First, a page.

Sick on day 26

Day 25th since leaving St. Jean Pied de Port was to be a rest day in León.  With the rain pouring down on day 24, it was nice to be able to enjoy the city.  Of course, following the rain was a huge drop in temps.  Highs were in the 40s.  Since we had experienced temps in the 90s and 100s, this was as shocking as it was welcomed.  This meant we could also buy hoodies so we could keep warm.  You know, more weight for our ever increasingly heavy pack.
We thoroughly enjoyed León even taking the tourist train to ensure we didn’t miss a thing.  Between the day and a half we were there we visited all the museums and major religious sites.  We also enjoyed an All-American meal with some of our new Camino family members like Roger from New Hampshire, Mark and Josh from the Netherlands, Rita from Montreal, Gary from the USA and Sadie from Germany.  The next day we enjoyed a sit down Spanish lunch with Roger and a great evening of tapas, but then….

Something went terribly wrong.  A gastrointestinal issue began late on the 25th day and in the early hours of our 26th day.  It took everything out of me.  Now I can justifiably sit here and say it forced me to bus forward, but that would be less than genuine.  We had already come to the realization we would have to cut down some kilometers if we would finish on time at a realistic pace.  We already learned doing more than 20 k a day when hot was too much.  Add to it the Galician elevations and we were bound to fail.  Our plan to bus from León to Astorga was just timely.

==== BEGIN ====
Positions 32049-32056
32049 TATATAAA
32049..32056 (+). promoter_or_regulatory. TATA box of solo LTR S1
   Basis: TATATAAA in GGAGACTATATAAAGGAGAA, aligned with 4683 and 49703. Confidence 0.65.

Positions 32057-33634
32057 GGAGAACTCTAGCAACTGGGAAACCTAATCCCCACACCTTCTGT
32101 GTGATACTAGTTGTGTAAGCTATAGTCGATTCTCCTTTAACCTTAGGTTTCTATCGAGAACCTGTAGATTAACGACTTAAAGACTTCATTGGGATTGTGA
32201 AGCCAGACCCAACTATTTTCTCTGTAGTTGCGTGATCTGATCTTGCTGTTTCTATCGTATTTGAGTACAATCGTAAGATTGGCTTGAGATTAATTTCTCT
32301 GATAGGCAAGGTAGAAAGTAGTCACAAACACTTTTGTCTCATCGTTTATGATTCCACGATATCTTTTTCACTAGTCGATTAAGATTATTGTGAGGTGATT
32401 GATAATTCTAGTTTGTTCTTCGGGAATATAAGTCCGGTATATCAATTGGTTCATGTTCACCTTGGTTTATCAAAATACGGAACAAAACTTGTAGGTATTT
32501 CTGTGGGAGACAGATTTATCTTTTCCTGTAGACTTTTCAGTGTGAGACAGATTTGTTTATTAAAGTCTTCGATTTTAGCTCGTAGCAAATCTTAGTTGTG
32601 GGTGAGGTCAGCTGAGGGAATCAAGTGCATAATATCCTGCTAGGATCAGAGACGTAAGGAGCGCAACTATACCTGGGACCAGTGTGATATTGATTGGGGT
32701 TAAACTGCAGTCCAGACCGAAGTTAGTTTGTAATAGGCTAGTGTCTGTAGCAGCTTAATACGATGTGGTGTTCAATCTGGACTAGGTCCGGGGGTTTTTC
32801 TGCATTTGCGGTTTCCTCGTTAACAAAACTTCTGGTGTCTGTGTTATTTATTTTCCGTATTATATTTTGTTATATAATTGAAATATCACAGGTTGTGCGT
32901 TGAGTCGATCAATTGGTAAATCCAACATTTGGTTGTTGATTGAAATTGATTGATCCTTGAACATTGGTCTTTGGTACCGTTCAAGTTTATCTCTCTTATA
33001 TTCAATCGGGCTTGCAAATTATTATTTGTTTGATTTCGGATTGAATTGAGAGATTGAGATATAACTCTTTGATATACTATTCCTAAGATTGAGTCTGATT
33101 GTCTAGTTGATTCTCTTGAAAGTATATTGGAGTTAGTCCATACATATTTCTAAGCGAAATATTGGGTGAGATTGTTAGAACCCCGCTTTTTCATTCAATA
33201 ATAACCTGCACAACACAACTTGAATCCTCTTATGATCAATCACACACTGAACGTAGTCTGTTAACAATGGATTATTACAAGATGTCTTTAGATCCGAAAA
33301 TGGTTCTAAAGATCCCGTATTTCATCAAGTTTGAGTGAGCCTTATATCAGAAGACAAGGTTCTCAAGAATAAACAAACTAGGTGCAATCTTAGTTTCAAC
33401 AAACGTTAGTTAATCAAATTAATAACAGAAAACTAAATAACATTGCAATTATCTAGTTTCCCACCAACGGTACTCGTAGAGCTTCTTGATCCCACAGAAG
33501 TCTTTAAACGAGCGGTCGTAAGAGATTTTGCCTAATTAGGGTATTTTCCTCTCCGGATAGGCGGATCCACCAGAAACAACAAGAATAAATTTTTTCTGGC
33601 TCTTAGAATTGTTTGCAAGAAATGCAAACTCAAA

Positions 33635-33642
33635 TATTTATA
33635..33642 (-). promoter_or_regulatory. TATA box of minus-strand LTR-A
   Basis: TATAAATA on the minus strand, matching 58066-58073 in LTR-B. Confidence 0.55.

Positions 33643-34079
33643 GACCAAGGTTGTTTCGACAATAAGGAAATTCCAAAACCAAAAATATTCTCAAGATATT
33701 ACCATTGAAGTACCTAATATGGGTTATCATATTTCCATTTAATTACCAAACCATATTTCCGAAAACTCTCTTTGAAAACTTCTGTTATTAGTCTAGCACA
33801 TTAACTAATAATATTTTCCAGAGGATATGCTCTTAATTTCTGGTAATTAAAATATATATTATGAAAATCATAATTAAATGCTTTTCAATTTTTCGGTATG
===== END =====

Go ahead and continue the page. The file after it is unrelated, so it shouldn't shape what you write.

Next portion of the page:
Astorga

We arrived in Astorga and I dragged myself through the Gaudi designed Castillo and the Catedral.  After that, I was cooked. Finally, I took a siesta.  I missed out on visiting the chocolate museum or even trying some of the world-famous chocolate. We did eventually join Mark from Netherlands for dinner where of course my dinner consisted of soup.  This gave me an opportunity to see a little more of Astorga, but I will definitely have to return when I feel better.
Day 27 had us on our way to Foncebadon.  It would have been our final 25.9k.  Unfortunately, between our late start and how slow I was trekking since I still didn’t feel well, we ended up stopping at Rabanal Del Camino.  It was meant to be.

The Albuergue Santa Maria Del Pilar has a great and friendly family running it.  We had a Celtic band playing everything from classical, American Country to ‘Viva España’.  We also got to experience a Gregorian sung mass.  The Camino sure does provide.

I feel better now and we head out to Cruz de Ferro in the morning with an extra 5k to carry, but no backpacks as we are shipping them forward for the first time.  Feeling a little guilty about it, but Roger from New Hampshire suggested it.  He’s done it before, I’m sure it’s good advice.

Tell me what you think!